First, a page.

Brillant and I got a relatively late start covering the presidential run-off between Michel Martelly and Leslie Manigat, setting out on foot from the Palm Inn at about 10:30. It being a national holiday, for the first few blocks of our trek in the general direction of downtown we saw only a handful of other pedestrians and the very occasional car or pickup. We arrived at our first polling station, a fairly large school, after about a ten minute stroll.
In the courtyard beyond the open gate, voters were coming and going. There was an orderly line of twenty or thirty people standing in the sun waiting to enter the building. A fried plantain vendor circulated, carrying his stock in a wire basket balanced on his head. Going to the head of the line and peering inside, I saw two election workers sitting at a desk checking voter identification cards.
Brillant slipped in and asked them if I could come in to take pictures. They said I could if I had a press identification card, which, technically, I didn’t. Partly because of this, but more because the interior was so dark that it would have been impossible to photograph without using flash, I chose to move on and hope for better conditions.
Our next stop, just a few blocks down the road, wasn’t a polling place, but rather the Centre du Vote where voters went to locate their Delmas 31 polling places. Within another courtyard, six rows of eight and a half by eleven inch typewritten pages placed edge to edge stretched along a wall fifty yards long. Voters peered at the pages searching for their names. In the center of the courtyard, a poll worker surrounded by people sat holding what looked like the same information contained in a sheaf of paper. While I was photographing this scene, another poll worker challenged me.
Brillant told him that I’m a journalist from the U.S. covering the election and showed him my business card. This satisfied him and he gave me a thumbs-up to show his approval. Apparently, the bar for press credentials is pretty low here, which is a good thing for me. Of course, under the circumstances, there was really no reason to suspect that I was anything other than what I appeared to be.
From the Centre du Vote we walked to a fairly major artery that would take us further towards downtown. Here, we saw tap-taps running and hopped aboard one. Reaching the point where we needed to change, we found ourselves across the street from another school. We went upstairs to a classroom where people were actually voting and this time the light was sufficient to allow me to take pictures without using flash. Brillant did his card trick again and I was cleared to proceed.
For the next half-hour or so we remained there and in an adjoining room that could be accessed through a hole in the wall. The activities to photograph were voters getting their ballots, marking them behind a cardboard screen about three feet tall and divided into four quadrants, placing them in the voting boxes and having their fingers marked to show that they had voted. Interestingly, for all their reluctance to be photographed generally, people by and large didn’t object to being photographed voting and a number of them seemed positively happy about it. I asked Brillant about this.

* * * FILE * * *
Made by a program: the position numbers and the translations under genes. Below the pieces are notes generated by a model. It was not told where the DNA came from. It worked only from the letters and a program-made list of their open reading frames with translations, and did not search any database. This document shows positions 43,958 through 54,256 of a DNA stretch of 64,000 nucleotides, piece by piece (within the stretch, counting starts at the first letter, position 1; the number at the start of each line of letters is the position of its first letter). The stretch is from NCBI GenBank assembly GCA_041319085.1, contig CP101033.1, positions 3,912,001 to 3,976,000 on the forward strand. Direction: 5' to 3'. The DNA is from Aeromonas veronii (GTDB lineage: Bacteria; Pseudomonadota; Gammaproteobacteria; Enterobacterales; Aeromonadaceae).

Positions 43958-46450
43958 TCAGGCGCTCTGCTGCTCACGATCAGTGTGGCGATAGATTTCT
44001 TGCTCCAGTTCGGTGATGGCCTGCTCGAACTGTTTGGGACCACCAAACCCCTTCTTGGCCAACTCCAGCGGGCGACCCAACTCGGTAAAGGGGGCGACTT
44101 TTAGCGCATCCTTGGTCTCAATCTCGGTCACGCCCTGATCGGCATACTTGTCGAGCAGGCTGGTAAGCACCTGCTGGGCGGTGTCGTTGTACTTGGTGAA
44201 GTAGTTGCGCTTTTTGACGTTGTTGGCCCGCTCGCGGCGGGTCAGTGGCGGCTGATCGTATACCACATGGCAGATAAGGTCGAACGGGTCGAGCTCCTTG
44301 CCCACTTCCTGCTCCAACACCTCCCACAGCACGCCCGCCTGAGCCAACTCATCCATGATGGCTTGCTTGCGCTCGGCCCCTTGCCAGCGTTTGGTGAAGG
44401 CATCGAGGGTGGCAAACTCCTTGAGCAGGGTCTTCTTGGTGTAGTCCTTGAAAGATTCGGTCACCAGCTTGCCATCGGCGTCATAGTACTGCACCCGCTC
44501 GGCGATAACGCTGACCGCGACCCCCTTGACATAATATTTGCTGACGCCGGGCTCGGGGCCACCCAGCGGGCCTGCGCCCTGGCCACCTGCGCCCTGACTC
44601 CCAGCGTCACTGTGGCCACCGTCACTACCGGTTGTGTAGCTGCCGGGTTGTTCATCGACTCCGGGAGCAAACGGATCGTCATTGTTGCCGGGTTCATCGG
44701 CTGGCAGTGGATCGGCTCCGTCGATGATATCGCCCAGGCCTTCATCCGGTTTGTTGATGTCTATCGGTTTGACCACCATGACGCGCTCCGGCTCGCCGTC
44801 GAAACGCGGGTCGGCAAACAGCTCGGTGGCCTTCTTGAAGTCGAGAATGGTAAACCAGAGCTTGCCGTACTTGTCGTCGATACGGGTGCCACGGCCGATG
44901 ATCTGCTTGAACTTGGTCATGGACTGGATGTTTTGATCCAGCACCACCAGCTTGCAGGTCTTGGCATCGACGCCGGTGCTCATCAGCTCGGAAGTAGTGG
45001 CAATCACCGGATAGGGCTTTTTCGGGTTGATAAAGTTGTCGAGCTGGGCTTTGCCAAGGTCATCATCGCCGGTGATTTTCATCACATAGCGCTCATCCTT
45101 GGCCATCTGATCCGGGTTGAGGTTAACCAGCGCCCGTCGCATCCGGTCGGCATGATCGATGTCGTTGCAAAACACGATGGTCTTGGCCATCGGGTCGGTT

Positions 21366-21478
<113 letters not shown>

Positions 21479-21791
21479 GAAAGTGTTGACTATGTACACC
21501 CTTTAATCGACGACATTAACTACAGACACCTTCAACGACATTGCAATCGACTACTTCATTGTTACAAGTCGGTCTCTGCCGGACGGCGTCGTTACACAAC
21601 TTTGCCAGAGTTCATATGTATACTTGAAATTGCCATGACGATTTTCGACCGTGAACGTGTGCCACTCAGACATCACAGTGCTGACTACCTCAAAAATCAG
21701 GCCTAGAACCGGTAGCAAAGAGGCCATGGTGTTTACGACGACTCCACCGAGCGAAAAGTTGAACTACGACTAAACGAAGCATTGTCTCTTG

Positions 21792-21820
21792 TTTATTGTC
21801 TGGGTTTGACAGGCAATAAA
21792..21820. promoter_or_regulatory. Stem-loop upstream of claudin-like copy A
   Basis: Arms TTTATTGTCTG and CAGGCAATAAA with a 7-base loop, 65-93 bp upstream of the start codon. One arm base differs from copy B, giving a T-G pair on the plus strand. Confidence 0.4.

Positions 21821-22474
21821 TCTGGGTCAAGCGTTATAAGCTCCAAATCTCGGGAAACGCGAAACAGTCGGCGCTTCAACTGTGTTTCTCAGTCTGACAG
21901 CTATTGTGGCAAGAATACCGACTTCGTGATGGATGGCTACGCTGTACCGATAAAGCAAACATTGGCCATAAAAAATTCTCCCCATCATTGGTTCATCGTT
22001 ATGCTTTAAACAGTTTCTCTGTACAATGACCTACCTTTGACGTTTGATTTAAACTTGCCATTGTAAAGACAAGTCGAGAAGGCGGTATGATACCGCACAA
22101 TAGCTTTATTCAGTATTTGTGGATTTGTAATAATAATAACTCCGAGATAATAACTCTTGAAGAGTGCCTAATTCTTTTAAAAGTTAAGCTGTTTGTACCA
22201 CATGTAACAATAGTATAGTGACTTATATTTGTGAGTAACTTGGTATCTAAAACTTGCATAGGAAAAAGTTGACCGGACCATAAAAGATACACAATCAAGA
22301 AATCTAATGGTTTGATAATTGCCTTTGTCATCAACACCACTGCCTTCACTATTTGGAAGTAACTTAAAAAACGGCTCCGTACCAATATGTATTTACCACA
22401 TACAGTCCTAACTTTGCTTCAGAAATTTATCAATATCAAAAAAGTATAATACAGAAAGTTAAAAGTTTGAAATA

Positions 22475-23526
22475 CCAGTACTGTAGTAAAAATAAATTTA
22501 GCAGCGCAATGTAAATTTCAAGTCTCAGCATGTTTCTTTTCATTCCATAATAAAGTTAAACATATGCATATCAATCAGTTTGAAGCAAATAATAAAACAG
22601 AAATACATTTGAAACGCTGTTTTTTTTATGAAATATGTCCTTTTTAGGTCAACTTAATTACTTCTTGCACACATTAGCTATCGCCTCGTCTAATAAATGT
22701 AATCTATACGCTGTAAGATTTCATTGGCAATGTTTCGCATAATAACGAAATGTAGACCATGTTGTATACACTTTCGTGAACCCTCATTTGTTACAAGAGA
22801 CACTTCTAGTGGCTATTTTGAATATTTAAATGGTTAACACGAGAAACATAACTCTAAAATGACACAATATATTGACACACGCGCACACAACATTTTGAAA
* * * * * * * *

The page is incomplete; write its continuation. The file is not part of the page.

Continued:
“I think it is because this is a public thing and everybody understands that. People are used to elections being photographed. When we go to the camps it is a personal thing and people are more suspicious.”
As we got closer to downtown, we came upon the first polling place we had seen with U.N. troops providing security. As we approached, an APC rumbled by and outside we found a small detachment of Brazilian troops, fully outfitted with weapons and blue helmets, flanking the entrance. Once inside we found much the same scene as the one we had just left. The only security issue we observed involved a voter who had lost his voter identification card, but was demanding to be allowed to vote anyway. This resulted in some raised voices, but finally the man left peacefully, accompanied by a couple of poll watchers, without voting. From here we continued towards the Champs de Mars and the Presidential Palace, shortly coming to a large, three story school very near them.
Here we encountered the most significant U.N. presence of the day. In addition to numerous troops standing outside the entrance, there was an APC parked just down the street. The reason for this heightened security was probably related both to the size and the location of the school, being near the seat of the Haitian government and in an area known for its insecurity. However, inside the expansive courtyard calm prevailed as voting proceeded in an orderly fashion. Moving past the Champs de Mars tent camp and the Presidential Palace through streets largely empty except for U.N. peacekeepers, we reached our last stop, a small school, a little after four.
Outside, there were just a few U.N. soldiers standing guard as voters looked for their names on the courtyard wall in the declining afternoon light. Upon entering, I saw open air classrooms to my left and internal classrooms to my right. Given that the light was relatively good in the open air rooms, I spent my time photographing there. The polls were scheduled to close at five and business seemed to be dropping off. Many of the poll workers, with nothing else to do, stood around chatting. It was a quiet end to what appeared to be a quiet election day in the capital.